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Keyword: adaptation

Seed and seedling traits have strong impacts on establishment of a perennial bunchgrass in invaded semi-arid systems

Publications Posted on: October 02, 2019
Many restoration projects use seeds to found new populations, and understanding phenotypic traits associated with seedling establishment in disturbed and invaded communities is important for restoration efforts world-wide. Focusing on the perennial grass Elymus elymoides, a native species common to sagebrush steppe communities in the Western United States, we asked if seed and seedling traits could predict field establishment.

Integrating subjective and objective dimensions of resilience in fire-prone landscapes

Publications Posted on: May 22, 2019
Resilience has become a common goal for science-based natural resource management, particularly in the context of changing climate and disturbance regimes. Integrating varying perspectives and definitions of resilience is a complex and often unrecognized challenge to applying resilience concepts to social-ecological systems (SESs) management.

Adaptation to future water shortages in the United States caused by population growth and climate change

Publications Posted on: May 22, 2019
Population growth and climate change will combine to pose substantial challenges for water management in the United States. Projections of water supply and demand over the 21st century show that in the absence of further adaptation efforts, serious water shortages are likely in some regions. Continued improvements in water use efficiency are likely but will be insufficient to avoid future shortages.

Climate change vulnerability and adaptation in the Intermountain Region [Part 1]

Documents and Media Posted on: September 19, 2018
The Intermountain Adaptation Partnership (IAP) identified climate change issues relevant to resource management on Federal lands in Nevada, Utah, southern Idaho, eastern California, and western Wyoming, and developed solutions intended to minimize negative effects of climate change and facilitate transition of diverse ecosystems to a warmer climate. U.S.Document Type: Other Documents

Conclusions [Chapter 15]

Publications Posted on: May 08, 2018
The Intermountain Adaptation Partnership (IAP) provided significant contributions to assist climate change response in national forests and national parks of the region. The effort synthesized the best available scientific information to assess climate change vulnerability, develop adaptation options, and catalyze a collaboration of land management agencies and stakeholders seeking to address climate change.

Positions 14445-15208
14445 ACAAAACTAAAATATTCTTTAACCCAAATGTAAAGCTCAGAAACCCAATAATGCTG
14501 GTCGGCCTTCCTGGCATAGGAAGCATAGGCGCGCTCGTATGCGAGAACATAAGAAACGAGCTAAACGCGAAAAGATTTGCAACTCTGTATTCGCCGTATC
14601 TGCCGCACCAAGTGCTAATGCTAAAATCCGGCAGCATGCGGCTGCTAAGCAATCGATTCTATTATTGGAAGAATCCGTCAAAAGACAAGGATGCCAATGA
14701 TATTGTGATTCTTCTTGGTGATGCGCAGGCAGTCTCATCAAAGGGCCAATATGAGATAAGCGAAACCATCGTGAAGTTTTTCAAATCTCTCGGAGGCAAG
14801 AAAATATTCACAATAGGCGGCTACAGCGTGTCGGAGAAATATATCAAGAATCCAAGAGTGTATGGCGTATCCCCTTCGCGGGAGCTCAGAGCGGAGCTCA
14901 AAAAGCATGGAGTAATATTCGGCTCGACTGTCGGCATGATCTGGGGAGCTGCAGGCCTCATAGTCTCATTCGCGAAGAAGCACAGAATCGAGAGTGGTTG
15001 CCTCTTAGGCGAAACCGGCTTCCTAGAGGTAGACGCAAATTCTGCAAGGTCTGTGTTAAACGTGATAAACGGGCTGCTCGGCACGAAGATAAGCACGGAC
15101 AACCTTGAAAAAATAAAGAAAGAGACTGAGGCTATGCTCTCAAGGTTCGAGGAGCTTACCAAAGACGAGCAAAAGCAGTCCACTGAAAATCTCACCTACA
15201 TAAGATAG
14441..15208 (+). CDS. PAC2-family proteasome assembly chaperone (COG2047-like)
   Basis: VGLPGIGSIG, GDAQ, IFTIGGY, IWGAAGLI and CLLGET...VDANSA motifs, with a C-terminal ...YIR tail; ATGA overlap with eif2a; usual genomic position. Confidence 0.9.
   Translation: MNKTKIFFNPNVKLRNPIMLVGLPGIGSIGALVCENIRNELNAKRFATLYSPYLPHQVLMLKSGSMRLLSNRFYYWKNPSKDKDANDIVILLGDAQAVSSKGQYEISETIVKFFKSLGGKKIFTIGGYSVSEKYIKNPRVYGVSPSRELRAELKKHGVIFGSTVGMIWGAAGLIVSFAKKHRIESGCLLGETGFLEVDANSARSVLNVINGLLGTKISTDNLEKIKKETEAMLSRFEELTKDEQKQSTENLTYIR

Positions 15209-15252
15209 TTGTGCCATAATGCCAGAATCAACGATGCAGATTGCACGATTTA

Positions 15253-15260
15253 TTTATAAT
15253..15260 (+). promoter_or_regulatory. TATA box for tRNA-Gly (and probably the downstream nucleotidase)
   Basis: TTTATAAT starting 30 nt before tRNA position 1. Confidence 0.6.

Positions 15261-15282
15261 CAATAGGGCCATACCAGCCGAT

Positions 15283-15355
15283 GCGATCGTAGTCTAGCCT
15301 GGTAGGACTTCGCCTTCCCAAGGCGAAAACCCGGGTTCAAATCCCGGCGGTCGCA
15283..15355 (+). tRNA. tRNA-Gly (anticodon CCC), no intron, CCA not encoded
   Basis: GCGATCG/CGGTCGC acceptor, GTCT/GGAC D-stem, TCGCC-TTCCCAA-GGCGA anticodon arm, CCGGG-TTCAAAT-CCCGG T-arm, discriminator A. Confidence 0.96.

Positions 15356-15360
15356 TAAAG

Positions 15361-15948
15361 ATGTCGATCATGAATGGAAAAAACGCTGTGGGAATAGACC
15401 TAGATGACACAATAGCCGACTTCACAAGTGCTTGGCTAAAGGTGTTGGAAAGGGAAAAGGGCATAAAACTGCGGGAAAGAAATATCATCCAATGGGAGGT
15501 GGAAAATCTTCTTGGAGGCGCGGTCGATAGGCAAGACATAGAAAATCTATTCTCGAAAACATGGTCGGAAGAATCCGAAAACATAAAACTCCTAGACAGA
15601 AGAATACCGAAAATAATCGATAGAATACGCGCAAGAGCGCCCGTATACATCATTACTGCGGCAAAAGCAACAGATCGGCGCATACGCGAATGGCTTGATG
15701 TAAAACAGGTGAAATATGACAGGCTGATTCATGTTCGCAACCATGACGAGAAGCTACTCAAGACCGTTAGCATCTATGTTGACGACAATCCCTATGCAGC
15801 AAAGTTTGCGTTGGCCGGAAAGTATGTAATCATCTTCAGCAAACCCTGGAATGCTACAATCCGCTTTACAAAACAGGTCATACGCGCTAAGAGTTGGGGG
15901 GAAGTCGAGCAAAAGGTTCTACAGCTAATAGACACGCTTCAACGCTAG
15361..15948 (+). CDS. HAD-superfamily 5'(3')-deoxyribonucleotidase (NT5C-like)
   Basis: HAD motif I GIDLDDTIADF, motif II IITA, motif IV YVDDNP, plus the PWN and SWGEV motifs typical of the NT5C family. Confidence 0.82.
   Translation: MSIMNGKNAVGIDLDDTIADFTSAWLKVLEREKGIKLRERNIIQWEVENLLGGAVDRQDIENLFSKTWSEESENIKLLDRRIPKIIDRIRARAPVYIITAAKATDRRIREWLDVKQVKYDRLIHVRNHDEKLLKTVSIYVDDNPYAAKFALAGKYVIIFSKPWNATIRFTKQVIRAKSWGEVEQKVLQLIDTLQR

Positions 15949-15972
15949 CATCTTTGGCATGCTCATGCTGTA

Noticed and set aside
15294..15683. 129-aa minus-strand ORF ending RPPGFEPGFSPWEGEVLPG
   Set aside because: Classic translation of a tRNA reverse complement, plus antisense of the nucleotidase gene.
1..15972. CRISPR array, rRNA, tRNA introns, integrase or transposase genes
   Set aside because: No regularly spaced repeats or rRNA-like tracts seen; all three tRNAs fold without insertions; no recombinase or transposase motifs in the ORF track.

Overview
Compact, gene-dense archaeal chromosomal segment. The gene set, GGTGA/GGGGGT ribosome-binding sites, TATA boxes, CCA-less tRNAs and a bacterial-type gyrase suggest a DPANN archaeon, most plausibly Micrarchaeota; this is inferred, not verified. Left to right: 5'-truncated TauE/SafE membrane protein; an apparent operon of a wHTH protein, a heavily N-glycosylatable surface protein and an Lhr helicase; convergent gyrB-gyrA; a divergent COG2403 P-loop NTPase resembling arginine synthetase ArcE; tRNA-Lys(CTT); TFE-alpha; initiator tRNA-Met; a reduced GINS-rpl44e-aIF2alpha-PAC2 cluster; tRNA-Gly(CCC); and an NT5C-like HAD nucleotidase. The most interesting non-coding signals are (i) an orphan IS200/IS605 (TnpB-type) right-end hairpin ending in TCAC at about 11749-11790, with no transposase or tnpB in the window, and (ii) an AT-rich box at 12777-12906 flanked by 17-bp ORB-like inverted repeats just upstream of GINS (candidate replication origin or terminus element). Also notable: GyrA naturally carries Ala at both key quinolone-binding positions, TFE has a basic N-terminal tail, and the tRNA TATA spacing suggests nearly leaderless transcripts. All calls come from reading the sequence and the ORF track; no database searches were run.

Adapting to the effects of climate change [Chapter 14]

Publications Posted on: May 08, 2018
Adapting to climate change, or adjusting to current or future climate and its effects (Noble et al. 2014), is critical to minimizing the risks associated with climate change impacts.

Effects of climate change on ecosystem services [Chapter 13]

Publications Posted on: May 08, 2018
Ecosystem services are benefits to humans from the natural environment. These benefits that humans derive from ecosystems are the tangible connection between society and the natural environment. Some of these benefits are timber harvesting, rangeland grazing, municipal water use, carbon sequestration, and pollinators—all discussed in this chapter.

Effects of climate change on cultural resources [Chapter 12]

Publications Posted on: May 08, 2018
As with all resources on public lands, cultural resources are subject to environmental forces such as climate change. Climate change can affect cultural resources directly (e.g., heat, precipitation) or indirectly (e.g., vegetation, wildfire, flooding). Cultural resources include archaeological sites, cultural landscapes, ethnohistoric and historic structures and artifacts, and ethnographic resources.

Effects of climate change on infrastructure [Chapter 11]

Publications Posted on: May 08, 2018
Climatic conditions, particularly extreme rainfall, snowmelt, and flooding, pose substantial risks to infrastructure in and near public lands in the Intermountain Adaptation Partnership (IAP) region (box 11.1). Minor floods happen frequently in the region, and large floods happen occasionally. These events can damage or destroy roads and other infrastructure and affect resource values and ecosystem services (Murray and Ebi 2012) (fig. 11.1).

Effects of climate change on outdoor recreation [Chapter 10]

Publications Posted on: May 08, 2018
Federal agencies and other public land management agencies in Utah, Nevada, and southern Idaho provide and manage for numerous outdoor recreation opportunities. National forests in the U.S. Department of Agriculture Forest Service (USFS) Intermountain Region have nearly 19 million visits per year (table 10.1); adjacent National Park System units account for an additional 24 million visits per year (table 10.2).